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Flight Status Report

Sunday, 14 September 1997

Today marked Surveyor's third full day of operations in orbit around the red planet. As of 11:59 p.m. PDT, the spacecraft has just passed the halfway point of its second revolution around Mars and is now falling back toward the low point of its orbit. Surveyor will reach this point at 12:28 p.m. on Monday.

Currently, the spacecraft's velocity relative to the surface of Mars measures 1,271 m.p.h. (568 meters per second). By the time Surveyor reaches the bottom on Monday afternoon to start its third orbit, the velocity will have accelerated to nearly 10,515 m.p.h. (4,700 meters per second).

Most of the day's activities were devoted toward configuring the spacecraft for orbital operations. The first of these occurred early in the morning when the onboard flight computer was commanded to switch its internal navigation system from an Earth-based coordinate frame to a Mars-based frame. Later in the afternoon, the computer loaded critical parameters into the software for the aerobraking phase of the mission that will begin Wednesday morning.

Tomorrow afternoon, Surveyor will perform a rotation to point the science instruments directly at Mars during a 20-minute period centered on the point of closest approach of the third orbit. This opportunity will allow the laser altimeter and camera to collect science for the first time at Mars. The laser is currently powered off and will be activated about six hours prior to the start of orbit number 3.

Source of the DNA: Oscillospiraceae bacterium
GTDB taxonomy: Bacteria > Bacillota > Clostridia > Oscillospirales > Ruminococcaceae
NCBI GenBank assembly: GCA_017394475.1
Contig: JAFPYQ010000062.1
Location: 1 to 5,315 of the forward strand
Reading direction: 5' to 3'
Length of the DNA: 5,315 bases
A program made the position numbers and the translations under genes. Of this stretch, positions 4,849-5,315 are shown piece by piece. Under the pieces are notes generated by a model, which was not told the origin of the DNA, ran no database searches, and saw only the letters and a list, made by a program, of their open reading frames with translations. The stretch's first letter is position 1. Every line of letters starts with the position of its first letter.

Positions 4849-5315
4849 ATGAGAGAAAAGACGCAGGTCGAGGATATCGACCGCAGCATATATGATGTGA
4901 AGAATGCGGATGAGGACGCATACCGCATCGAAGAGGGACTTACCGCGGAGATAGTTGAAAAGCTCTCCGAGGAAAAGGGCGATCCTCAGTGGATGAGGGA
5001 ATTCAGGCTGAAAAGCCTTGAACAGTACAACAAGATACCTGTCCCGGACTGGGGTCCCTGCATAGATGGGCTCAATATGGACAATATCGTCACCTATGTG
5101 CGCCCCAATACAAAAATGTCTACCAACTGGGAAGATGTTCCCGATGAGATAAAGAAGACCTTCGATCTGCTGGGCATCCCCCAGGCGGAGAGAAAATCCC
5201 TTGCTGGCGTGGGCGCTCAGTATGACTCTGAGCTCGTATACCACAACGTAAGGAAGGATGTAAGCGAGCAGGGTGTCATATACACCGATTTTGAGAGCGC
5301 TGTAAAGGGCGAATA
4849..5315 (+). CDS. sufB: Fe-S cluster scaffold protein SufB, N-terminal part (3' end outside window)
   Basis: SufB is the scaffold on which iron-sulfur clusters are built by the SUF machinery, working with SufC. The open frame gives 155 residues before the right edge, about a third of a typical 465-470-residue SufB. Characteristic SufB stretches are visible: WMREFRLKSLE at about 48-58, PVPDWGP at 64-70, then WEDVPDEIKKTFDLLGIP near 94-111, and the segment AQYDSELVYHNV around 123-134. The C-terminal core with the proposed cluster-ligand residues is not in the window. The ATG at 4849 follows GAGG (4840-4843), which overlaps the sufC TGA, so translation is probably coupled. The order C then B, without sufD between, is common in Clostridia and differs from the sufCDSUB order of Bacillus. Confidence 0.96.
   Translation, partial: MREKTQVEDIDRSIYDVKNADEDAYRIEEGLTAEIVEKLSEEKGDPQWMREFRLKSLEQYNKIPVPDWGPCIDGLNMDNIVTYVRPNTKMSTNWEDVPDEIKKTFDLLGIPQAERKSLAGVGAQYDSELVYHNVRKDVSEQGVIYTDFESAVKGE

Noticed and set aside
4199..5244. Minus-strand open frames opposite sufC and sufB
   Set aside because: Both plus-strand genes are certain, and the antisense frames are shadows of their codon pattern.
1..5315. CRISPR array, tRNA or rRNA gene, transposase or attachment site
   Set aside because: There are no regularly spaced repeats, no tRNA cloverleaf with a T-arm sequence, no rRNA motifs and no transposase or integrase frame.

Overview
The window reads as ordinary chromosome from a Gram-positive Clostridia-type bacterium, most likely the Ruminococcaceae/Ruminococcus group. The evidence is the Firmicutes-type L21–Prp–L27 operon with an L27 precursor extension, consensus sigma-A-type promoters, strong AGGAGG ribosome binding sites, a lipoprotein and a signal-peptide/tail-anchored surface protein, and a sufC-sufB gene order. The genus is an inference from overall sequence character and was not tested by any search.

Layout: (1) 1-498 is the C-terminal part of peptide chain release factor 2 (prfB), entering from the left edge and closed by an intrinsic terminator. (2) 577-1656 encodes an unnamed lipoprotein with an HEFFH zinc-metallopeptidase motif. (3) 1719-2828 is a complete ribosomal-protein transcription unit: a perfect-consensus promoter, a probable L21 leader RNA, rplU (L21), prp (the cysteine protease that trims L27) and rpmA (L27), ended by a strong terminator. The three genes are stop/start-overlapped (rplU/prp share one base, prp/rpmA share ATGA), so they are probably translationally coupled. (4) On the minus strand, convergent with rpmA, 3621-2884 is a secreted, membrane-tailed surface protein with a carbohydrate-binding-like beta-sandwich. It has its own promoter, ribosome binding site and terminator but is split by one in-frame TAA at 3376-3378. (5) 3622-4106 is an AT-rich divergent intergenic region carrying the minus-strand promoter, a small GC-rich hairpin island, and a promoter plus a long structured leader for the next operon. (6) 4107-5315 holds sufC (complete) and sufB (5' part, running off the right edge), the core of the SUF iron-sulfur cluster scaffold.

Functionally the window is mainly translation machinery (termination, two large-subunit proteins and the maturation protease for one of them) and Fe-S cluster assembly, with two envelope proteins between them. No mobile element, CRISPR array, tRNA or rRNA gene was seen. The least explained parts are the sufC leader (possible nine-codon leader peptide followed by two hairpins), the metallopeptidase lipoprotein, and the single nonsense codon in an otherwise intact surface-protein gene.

In addition, the Thermal Emission Spectrometer and Magnetometer science instruments will also utilize Monday's 20-minute opportunity to scan the red planet. However, these instruments have been collecting data on a continuous basis because they do not need to be pointed directly at Mars in order to operate.

After a mission elapsed time of 311 days from launch, Surveyor is 159.49 million miles (256.67 million kilometers) from the Earth and in an orbit around Mars with a period of 45 hours. The spacecraft is currently executing the T2 command sequence, and all systems continue to be in excellent condition.

Status report prepared by:

Office of the Flight Operations Manager
Mars Surveyor Operations Project
NASA Jet Propulsion Laboratory
California Institute of Technology
Pasadena, CA 91109